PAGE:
Over time, he loved Carlos Monzón and a Nicolino Locche, but never as much as Justo SuárezTorito de Mataderos, a former boxer who died alone without copper and tuberculosis in Cordoba and also lost by a blond casquivana: In short, Julio became a memorable story: Torito.
Posted in the first person and from the skin and voice of his idol: "And I, Torito, Dale Dale, Dale Dale". And then between two worlds, "write because I want it and because I don't know how to do something else", undoubtedly devised the most original, most provocative, and strangest literature of a son of silver, long before the famous Latin American boom.
In Buenos Aires in the winter of 1963 (days of traditional tangueros versus Piazzolla, blue and red military days in battle), appeared in the bookstores – in silence without marketing – the first edition of hopscotch.
Modest cover: the road between hell and sky through the eleven squares drawn with chalk on the pavements, the boys walking on one leg.
Strange explosion: sold out in less than a month. Strange because a writer never dared such a challenge: A book that could (or should?) Be read in a row (page one to five hundred), or start with two hundred or so, or where the reader would like. Telling her betrays her, but what does that mean?
Oliveira is an Argentine living in Paris (Julio, maybe?). With La Maga and other friends join Snake Club to discuss in length about life and art. He returns to Buenos Aires and his girlfriend, but recalls La Maga is indelible. And then the chaos: newspaper clipping, book quotes, pure surrealism, always in search of heaven.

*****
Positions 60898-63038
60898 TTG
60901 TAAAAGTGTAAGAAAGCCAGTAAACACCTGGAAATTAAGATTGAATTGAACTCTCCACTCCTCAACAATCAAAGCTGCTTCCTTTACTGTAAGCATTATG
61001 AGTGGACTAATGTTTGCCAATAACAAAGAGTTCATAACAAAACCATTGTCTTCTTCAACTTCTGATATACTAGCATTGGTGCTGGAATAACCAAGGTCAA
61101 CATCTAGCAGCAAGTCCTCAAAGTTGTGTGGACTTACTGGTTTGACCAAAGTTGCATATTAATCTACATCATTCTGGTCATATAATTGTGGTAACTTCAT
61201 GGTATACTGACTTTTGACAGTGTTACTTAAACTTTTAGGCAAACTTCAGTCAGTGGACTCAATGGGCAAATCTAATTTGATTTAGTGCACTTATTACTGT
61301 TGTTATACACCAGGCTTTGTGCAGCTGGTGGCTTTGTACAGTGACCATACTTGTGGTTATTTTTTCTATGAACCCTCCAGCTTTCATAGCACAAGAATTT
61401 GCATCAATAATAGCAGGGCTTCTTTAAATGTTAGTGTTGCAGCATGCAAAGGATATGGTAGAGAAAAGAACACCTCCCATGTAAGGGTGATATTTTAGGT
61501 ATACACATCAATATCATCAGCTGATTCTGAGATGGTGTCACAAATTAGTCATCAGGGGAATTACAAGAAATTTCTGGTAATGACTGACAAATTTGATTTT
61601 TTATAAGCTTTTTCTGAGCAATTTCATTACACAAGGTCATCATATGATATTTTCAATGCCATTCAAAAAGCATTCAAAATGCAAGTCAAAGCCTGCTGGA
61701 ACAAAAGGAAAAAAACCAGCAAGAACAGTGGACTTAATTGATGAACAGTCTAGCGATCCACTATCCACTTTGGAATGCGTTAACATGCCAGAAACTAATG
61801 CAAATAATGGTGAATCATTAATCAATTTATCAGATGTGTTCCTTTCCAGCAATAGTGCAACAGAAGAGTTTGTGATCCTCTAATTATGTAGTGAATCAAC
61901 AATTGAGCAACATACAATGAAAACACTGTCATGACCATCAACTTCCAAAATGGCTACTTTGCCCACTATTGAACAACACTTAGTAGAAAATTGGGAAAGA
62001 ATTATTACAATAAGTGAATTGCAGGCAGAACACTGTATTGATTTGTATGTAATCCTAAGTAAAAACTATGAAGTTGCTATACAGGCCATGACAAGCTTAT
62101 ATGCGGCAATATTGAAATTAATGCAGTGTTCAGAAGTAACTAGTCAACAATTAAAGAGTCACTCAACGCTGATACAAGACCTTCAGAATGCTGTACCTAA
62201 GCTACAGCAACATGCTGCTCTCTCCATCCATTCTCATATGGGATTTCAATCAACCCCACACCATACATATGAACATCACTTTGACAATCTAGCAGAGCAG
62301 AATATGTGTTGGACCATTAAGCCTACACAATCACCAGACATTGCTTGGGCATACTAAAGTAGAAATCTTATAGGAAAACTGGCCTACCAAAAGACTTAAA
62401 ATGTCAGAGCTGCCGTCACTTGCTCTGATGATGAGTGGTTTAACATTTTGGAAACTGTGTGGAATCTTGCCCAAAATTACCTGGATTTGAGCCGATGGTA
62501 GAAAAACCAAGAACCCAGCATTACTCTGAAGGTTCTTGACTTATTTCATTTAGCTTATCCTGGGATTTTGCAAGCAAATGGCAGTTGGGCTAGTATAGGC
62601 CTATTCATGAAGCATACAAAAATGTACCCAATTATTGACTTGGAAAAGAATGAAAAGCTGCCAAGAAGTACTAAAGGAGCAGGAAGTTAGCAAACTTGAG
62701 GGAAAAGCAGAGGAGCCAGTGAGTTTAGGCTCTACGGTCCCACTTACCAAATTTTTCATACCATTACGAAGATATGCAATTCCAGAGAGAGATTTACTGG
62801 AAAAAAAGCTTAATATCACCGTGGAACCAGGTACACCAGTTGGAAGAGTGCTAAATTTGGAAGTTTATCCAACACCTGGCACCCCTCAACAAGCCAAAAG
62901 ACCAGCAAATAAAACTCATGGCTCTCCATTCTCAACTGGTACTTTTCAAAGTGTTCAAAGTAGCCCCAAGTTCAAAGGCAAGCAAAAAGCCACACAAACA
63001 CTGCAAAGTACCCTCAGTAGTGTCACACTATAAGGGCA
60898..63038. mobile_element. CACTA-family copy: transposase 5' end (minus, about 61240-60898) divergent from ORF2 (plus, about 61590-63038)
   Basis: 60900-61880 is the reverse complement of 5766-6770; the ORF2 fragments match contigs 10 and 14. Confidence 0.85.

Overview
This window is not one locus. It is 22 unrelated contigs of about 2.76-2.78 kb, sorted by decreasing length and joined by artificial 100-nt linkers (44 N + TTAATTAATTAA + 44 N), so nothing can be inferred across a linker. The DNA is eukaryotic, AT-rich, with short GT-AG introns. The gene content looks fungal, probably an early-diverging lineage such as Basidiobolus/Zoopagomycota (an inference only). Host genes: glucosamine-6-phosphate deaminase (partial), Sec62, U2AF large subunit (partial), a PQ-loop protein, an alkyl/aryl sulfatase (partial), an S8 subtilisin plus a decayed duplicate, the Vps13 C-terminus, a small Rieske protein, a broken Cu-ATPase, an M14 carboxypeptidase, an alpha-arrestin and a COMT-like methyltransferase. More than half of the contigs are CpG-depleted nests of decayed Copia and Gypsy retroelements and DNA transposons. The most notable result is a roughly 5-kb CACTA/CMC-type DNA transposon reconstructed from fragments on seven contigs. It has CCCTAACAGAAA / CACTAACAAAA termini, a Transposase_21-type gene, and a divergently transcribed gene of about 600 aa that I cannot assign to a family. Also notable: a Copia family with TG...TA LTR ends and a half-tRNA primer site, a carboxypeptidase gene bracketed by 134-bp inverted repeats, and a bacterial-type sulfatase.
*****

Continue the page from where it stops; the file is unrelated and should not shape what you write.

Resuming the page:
Antinovela so hard to write as to read, which nevertheless ignites as a flood of reptiles lit by a flashlight.
Suddenly all teens swore (or something else: ladies and even beautiful ladies and about thirty years) "La Maga is I. I met Julio in Paris and he was inspired by me".
The newly opened shops and some literary cafes were called Rocamadour: One of the key names in the book.
The usual opportunists – the master's friends – folded without shame: "I was very close to Julio … Julio, with another name, included me in a story", etc.
The only one who didn't settle for that lie was the great Abelardo Castillo: "We always treat you and we call each other with our surnames". Noblesse commits to remember him …
The true one imprimaturIn addition to its thirty-language translations, it was Mario Vargas Llosa. Carlos Fuentes and Octavio Paz, who agreed in an indisputable judgment: "It is one of the greatest novels of the twentieth century".